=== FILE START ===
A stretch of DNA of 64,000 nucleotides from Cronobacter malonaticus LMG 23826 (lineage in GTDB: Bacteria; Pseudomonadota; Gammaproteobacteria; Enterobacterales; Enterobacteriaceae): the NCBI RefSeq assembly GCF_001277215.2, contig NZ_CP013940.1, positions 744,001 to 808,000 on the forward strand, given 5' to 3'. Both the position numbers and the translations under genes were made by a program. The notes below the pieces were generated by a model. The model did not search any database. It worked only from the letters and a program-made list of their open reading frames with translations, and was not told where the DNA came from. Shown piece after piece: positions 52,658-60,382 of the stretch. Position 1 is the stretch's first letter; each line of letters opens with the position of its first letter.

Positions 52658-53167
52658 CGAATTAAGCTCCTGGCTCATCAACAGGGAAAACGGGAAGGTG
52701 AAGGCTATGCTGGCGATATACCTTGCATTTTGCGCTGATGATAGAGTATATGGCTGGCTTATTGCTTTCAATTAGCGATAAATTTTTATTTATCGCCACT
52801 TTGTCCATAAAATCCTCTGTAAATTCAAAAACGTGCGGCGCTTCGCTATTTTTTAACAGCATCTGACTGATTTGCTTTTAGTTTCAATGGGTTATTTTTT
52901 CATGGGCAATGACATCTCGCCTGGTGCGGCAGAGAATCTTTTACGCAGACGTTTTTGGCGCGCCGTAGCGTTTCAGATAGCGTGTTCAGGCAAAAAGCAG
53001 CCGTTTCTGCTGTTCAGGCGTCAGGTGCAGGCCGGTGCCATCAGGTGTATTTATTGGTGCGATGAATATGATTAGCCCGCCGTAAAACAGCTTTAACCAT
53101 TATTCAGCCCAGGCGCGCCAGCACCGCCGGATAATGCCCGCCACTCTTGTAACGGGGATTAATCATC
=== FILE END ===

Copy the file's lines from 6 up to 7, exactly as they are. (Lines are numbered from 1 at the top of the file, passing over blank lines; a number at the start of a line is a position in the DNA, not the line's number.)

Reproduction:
52901 CATGGGCAATGACATCTCGCCTGGTGCGGCAGAGAATCTTTTACGCAGACGTTTTTGGCGCGCCGTAGCGTTTCAGATAGCGTGTTCAGGCAAAAAGCAG
53001 CCGTTTCTGCTGTTCAGGCGTCAGGTGCAGGCCGGTGCCATCAGGTGTATTTATTGGTGCGATGAATATGATTAGCCCGCCGTAAAACAGCTTTAACCAT